This article focuses on stigmatized properties and exactly what disclosures, if any, are required. Basically, a stigmatized property is one where some event produces more of a psychological impact rather than a physical impact or defect. Property may be stigmatized by events like murder, suicide or drug-related arrest, or the property may be considered haunted by ghosts or spirits. Stigmatized property also includes those premises on which a famous person may have once lived.
In a recent article that appeared in Fox Business News, Real Estate Attorney Les R. Kramsky, Esq. stated that “When selling a house there are required disclosures in almost every state.” “If you know about any roof or basement leaks, you’re obligated to disclose them.”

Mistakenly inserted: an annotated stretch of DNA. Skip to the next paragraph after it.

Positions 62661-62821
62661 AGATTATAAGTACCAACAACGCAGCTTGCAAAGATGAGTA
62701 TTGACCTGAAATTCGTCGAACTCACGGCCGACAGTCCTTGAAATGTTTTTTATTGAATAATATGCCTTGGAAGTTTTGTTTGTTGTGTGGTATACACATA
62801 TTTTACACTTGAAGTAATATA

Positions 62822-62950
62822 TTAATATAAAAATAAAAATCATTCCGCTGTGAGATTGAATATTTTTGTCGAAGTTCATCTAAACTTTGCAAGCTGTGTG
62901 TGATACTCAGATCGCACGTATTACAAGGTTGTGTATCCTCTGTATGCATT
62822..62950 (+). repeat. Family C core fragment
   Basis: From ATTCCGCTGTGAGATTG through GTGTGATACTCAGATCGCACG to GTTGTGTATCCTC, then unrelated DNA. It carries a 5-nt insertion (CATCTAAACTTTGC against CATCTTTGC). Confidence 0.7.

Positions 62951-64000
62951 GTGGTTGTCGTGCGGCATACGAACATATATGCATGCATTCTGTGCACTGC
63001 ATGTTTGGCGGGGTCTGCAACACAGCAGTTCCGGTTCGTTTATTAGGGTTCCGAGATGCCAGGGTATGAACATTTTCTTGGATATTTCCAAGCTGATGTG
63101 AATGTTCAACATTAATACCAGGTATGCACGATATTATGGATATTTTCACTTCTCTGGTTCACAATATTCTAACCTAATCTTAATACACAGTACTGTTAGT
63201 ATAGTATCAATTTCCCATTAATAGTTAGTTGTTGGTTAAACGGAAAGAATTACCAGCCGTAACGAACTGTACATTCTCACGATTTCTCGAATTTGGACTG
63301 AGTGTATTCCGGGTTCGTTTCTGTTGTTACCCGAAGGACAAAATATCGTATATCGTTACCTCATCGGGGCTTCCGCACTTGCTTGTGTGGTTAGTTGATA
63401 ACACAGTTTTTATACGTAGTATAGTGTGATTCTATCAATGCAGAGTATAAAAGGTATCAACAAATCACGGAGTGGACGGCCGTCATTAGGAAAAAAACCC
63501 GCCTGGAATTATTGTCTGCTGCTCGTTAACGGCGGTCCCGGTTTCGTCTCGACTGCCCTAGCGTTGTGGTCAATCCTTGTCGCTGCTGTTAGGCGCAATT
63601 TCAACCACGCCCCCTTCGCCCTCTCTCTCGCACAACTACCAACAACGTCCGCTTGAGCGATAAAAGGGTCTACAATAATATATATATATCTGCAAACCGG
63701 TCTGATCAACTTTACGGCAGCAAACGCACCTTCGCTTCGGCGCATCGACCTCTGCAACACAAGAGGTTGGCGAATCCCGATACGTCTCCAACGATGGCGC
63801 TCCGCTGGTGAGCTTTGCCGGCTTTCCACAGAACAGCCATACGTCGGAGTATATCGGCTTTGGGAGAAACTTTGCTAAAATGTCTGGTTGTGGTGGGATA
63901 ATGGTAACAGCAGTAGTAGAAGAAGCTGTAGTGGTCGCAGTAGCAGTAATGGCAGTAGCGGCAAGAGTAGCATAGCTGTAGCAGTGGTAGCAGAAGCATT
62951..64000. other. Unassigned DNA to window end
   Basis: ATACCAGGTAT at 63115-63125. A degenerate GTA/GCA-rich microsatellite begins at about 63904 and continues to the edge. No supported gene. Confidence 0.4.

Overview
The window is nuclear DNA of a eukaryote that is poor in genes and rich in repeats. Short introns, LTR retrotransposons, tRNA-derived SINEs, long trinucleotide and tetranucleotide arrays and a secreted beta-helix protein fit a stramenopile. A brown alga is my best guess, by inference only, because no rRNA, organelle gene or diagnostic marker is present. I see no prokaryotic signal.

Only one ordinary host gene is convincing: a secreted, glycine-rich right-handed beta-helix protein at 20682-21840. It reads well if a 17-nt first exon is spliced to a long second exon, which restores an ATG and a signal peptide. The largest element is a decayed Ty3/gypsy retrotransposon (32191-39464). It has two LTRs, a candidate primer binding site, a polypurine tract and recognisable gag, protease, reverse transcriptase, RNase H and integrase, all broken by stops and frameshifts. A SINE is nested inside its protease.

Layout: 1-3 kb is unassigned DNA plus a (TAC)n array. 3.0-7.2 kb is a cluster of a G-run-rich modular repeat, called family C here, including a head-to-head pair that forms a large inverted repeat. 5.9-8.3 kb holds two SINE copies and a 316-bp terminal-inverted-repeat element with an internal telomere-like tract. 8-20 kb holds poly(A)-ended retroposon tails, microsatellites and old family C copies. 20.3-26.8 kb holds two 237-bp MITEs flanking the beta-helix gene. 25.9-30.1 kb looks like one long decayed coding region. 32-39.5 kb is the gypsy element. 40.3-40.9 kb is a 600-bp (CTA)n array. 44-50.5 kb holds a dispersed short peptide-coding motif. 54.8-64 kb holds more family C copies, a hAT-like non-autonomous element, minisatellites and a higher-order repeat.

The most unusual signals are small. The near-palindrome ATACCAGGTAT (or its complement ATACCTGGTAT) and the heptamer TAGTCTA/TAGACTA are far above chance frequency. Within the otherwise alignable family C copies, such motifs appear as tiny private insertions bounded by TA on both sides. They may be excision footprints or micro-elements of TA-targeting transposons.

Most states do not require the disclosure of a haunted house, murder, suicide, felony or other crimes that occurred on a property. However, the past presence of a meth lab has to be disclosed in some states, including in Illinois because there can be a lot of chemical residue left over that could make people sick.
Mr Kramsky further stated that "If homeowners knowingly withhold any material information to a buyer, the seller could face a lawsuit. Winning a lawsuit of that nature may not be that easy. According to General Counsel Kramsky, not only can it be expensive to sue the seller, but the buyer will have to have a really strong case to win."
“If you don’t disclose it nothing will happen unless after the buyer purchases the home something happens, then they have right to sue the seller,” says Kramsky. “It’s kind of like lemon laws, you can sue for any type of misrepresentation.”
Mr. Kramsky concludes by stating that :When in doubt, and authorized, it's usually best to disclose the information, even at the risk of losing the sale."
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Wednesday, September 21, 2011
Marriott Marquis, New York
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